Martian rocks may reveal life
Clay-Carbonate rocks in the Nili Fossae region of Mars may contain fossilised remains of life.
New Delhi: A groundbreaking research on the hydrothermal formation of Clay-Carbonate rocks in the Nili Fossae region of Mars has revealed what the scientists claim are the fossilised remains of life on early Mars.
The findings could provide a link to evidence of living organisms on Mars, roughly 4 billion years ago in the Noachian period.
The research was conducted by a team of scientists led by Adrian Brown from the Search for Extraterrestrial Intelligence Institute (SETI) in California.
Their work has revealed that this trench on the dark side of Mars is a "dead ringer" for a region in Australia where some of the earliest evidence of life on Earth has been buried and preserved in mineral form.
Their research paper has been published in the journal Earth and Planetary Science Letters.
The team claims that the same "hydrothermal" processes that preserved these markers of life on Earth could have taken place on Mars at Nili Fossae.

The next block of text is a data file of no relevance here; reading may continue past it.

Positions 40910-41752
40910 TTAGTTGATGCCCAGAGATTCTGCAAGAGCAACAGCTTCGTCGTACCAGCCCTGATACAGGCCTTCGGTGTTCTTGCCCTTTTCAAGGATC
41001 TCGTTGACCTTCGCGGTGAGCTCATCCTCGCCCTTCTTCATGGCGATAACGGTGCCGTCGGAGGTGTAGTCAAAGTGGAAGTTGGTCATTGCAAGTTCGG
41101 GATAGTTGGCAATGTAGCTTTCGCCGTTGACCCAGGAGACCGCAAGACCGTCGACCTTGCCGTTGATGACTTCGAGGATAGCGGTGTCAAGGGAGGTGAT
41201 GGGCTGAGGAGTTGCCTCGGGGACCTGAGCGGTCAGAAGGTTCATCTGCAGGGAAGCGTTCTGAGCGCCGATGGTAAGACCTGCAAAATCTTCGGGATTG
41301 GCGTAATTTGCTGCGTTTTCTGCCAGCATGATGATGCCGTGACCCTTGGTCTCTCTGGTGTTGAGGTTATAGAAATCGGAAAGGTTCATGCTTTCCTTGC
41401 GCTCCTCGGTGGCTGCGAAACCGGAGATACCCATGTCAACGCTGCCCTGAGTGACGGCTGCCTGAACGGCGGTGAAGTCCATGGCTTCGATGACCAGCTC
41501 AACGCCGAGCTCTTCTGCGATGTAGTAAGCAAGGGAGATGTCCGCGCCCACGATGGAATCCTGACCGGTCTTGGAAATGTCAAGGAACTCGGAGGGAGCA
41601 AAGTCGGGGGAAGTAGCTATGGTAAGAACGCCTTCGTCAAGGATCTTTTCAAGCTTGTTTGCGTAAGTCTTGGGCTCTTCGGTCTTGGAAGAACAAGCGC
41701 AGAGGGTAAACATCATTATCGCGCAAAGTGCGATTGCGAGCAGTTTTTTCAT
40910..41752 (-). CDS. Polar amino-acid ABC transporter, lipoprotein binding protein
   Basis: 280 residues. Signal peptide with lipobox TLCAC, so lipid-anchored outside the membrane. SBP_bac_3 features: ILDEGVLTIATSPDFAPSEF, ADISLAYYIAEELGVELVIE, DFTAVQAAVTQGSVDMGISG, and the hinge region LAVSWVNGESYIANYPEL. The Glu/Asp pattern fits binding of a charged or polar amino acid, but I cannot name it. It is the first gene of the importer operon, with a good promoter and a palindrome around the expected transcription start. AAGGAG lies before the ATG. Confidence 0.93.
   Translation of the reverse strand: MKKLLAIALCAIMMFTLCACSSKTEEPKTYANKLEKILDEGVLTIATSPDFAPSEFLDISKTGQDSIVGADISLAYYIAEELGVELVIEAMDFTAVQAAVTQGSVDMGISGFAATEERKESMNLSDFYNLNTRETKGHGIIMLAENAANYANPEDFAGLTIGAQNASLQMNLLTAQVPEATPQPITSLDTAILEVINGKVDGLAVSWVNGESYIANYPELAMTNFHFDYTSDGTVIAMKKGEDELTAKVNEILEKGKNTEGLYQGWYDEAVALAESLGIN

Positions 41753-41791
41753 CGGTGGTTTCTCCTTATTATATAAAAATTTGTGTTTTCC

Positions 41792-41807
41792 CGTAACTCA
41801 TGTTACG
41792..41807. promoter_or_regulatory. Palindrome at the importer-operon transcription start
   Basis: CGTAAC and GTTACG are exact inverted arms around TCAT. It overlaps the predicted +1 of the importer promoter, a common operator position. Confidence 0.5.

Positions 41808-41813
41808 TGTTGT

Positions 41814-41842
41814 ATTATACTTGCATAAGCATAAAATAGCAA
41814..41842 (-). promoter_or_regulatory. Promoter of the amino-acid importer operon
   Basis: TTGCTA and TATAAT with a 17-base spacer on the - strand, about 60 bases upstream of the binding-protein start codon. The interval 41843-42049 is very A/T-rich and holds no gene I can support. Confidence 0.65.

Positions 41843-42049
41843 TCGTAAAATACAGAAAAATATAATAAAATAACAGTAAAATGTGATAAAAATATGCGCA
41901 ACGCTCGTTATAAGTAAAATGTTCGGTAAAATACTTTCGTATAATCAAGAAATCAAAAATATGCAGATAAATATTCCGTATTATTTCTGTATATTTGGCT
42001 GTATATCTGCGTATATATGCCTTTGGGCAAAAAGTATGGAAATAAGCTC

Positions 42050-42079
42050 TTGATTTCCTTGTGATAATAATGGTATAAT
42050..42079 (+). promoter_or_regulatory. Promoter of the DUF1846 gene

The rocks there are up to four billion years old, which means they have been around for three-quarters of the history of Mars.
Their research paper titled "Hydrothermal formation of Clay-Carbonate alteration assemblages in the Nili Fossae region of Mars", suggests that carbonate bearing rocks found in the Nili Fossae region of Mars are made up of hydrothermally altered ultramafic (perhaps komatiitic) rocks.
It also shows that the carbonates at Nili Fossae are not pure Mg-carbonate. Moreover, the study explains that talc is present in close proximity to the carbonate locations - rather than previously suggested saponite - and talc-carbonate alteration of high-Mg precursor rocks has taken place.
Brown further explains, "We suggest that the associated hydrothermal activity would have provided sufficient energy for biological activity on early Mars at Nili Fossae. Furthermore, in the article we discuss the potential of the Archean volcanics of the East Pilbara region of Western Australia as an analog for the Nochian Nili Fossae on Mars. They indicate that biomarkers or evidence of living organisms, if produced at Nili, could have been preserved, as they have been in the North Pole Dome region of the Pilbara craton."
Since the discovery of carbonate in those rocks on Mars in 2008, scientists across the globe have hoped that life could have existed on the planet.
The basis of their assertion was carbonate, which has for long been sought as definitive evidence that the Red planet was habitable.
Carbonate is what life turns into, in many cases, when it is buried - if it does not turn in to oil. The white cliffs of Dover, for example, are white because they contain limestone, or calcium carbonate.